China sparks fresh spy fears as it unveils plans to launch 13,000 satellites into space

Nasa's 'James Webb Space Telescope' launches into orbit

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The probes will be sent blasting into low-Earth orbit as part of Beijing’s 5G mobile Internet roll-out. The first firms have been given contracts to begin development work in the city of Chongqing, but the rest of the details are scarce. Reports suggest the push comes amid a global rush to fill the cosmos.

But it has also reportedly sparked the concerns of security experts over its ability to be used for spying.

It also comes amid renewed interest from China in Taiwan.

There are concerns that Communist leader Xi Jinping could launch an attack in a bid to “reunite” Taiwan with mainland China – despite strong opposition from its residents.

The first details of the satellites emerged in late 2020, when the government applied to the International Telecommunication Union for spectrum allocation.

The plan would be for them to operate across a range of frequency bands, and potentially operate around the world, providing services to different nations.

The project has earned support at the top levels of the Chinese government, and comes alongside plans for a range of satellite and space projects.

They all fall under China’s five-year plan for an integrated network of communications, Earth observation, and navigation satellites.

China has already launched Earth observation satellites, including two called Gaofen.

China has also completed the rollout of BeiDou, its alternative to the US-owned GPS satellite navigation system, making it available globally.

As recently as December, China also approved production of a broadband communication test satellite, built by Commsat as a test device.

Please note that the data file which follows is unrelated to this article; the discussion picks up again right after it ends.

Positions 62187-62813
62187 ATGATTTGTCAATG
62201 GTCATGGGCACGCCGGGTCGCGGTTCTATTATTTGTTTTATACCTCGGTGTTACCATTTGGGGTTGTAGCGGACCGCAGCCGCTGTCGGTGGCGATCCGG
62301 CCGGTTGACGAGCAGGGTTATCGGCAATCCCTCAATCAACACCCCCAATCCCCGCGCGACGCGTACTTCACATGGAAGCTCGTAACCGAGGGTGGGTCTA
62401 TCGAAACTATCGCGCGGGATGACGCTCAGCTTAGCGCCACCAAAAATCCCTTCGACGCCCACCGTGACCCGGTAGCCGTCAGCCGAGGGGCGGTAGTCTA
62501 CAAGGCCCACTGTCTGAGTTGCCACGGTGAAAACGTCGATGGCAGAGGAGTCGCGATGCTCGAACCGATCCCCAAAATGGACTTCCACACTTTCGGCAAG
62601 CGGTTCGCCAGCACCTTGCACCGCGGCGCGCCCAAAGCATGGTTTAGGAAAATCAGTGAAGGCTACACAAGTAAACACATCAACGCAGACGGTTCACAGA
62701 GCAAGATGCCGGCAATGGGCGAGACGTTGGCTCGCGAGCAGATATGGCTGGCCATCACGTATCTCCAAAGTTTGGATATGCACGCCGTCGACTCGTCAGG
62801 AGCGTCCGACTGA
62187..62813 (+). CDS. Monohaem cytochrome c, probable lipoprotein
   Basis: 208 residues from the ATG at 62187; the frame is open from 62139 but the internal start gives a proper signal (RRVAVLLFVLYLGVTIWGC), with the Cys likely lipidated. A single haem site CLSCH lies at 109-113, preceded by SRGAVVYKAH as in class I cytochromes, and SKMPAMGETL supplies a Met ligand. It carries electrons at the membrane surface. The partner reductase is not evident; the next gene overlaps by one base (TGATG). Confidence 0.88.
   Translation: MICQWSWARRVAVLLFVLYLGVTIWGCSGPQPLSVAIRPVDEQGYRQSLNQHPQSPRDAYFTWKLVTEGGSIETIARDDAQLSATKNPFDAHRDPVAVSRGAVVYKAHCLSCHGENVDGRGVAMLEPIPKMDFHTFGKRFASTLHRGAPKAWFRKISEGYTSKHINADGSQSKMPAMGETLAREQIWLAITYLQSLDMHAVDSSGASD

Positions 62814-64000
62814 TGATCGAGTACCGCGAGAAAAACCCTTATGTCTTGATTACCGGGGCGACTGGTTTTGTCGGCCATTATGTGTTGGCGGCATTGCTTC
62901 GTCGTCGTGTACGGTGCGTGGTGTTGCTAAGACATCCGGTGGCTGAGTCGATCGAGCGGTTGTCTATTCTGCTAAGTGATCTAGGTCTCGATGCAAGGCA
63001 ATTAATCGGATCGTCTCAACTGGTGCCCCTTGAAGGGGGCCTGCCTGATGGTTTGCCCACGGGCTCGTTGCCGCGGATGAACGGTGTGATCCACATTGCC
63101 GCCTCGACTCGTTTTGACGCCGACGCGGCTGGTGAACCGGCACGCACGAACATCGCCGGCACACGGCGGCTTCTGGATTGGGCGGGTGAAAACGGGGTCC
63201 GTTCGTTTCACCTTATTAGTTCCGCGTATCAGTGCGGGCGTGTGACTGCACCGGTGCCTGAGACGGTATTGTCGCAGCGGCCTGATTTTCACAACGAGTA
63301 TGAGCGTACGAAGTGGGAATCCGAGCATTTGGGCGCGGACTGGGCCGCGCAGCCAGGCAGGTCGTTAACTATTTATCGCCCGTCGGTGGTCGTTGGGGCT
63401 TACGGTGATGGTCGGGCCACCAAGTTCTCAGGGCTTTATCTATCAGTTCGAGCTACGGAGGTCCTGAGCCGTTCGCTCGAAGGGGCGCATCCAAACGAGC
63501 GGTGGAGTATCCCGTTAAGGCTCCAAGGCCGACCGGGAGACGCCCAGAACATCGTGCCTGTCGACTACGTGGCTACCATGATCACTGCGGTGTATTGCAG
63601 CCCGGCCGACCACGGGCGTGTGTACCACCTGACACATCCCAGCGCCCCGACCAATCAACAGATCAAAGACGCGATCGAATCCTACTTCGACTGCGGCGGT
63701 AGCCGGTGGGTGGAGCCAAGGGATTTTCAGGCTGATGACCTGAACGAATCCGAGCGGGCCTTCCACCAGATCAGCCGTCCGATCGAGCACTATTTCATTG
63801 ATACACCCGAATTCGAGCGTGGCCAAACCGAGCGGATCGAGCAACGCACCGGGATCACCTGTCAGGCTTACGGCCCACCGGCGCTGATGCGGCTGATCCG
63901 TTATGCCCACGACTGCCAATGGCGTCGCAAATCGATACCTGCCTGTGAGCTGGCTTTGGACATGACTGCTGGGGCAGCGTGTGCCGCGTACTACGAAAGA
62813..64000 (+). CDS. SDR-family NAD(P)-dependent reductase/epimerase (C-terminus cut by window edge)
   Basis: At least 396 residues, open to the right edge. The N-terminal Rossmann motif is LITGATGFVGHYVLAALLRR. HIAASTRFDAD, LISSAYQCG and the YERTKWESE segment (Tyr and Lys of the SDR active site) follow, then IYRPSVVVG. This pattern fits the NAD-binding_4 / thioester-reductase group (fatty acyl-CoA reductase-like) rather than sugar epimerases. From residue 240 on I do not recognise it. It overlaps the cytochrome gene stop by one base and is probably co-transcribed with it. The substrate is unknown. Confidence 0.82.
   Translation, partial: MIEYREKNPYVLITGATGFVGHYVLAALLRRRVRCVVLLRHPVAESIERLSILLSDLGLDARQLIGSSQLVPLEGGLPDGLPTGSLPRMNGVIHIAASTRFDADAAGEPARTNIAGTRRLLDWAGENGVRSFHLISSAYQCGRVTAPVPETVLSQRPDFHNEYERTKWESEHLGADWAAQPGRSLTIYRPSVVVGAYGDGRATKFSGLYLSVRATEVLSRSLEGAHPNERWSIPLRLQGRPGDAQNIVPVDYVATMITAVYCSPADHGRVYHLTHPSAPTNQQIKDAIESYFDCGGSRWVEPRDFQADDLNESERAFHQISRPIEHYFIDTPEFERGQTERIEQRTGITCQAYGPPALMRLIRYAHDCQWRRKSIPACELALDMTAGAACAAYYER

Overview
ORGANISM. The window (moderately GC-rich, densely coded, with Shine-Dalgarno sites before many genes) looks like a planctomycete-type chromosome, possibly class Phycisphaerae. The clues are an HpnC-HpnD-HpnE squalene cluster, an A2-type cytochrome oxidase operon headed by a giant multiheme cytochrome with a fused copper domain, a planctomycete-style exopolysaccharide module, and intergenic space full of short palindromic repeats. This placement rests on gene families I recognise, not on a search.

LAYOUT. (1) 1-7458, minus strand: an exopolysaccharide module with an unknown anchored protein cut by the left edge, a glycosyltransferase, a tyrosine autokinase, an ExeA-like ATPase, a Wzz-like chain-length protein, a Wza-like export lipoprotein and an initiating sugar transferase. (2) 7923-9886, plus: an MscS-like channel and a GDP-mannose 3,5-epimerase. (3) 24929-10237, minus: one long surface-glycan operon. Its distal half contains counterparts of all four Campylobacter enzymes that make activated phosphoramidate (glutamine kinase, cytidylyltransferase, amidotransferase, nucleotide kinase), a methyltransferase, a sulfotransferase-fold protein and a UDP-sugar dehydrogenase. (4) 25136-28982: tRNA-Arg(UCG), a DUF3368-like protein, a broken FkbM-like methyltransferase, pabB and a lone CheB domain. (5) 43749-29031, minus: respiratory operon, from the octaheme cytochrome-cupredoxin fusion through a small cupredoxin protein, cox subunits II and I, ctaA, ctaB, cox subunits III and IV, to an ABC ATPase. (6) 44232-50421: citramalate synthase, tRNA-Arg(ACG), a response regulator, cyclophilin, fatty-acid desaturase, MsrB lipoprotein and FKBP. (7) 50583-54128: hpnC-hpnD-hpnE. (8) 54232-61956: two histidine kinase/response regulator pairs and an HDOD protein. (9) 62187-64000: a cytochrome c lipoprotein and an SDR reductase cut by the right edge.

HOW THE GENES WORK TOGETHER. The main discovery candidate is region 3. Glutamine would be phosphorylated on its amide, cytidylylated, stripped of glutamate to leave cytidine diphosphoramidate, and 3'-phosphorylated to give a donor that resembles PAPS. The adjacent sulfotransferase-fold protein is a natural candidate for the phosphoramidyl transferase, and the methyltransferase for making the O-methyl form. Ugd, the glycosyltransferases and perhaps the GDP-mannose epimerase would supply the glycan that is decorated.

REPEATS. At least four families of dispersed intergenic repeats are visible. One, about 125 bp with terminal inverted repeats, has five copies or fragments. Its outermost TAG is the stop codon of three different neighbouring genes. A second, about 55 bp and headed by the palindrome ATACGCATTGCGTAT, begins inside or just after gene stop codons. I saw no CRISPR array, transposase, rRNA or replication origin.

Beijing’s interest in space comes as Elon Musk’s SpaceX is facing a boycott threat in the country.

China formally complained to the UN agency responsible for space safety after two near misses with SpaceX satellites that it says posed a serious threat to astronauts’ lives.

Zhao Lijian, a foreign ministry spokesperson, said that China “urges the US to act responsibly” after the incidents involving the Starlink satellites.

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China submitted a complaint accusing the US of ignoring international treaty obligations and engaging in irresponsible and unsafe conduct in outer space.

In a note to the UN Committee on the Peaceful Uses of Outer Space, China said Tiangong, its new space station, had to manoeuvre to avoid one Starlink satellite in July and another in October.

The complaint prompted a social media backlash againstMr Musk.

Several social media commentators raised the idea of sanctions or boycotts against SpaceX and Tesla.

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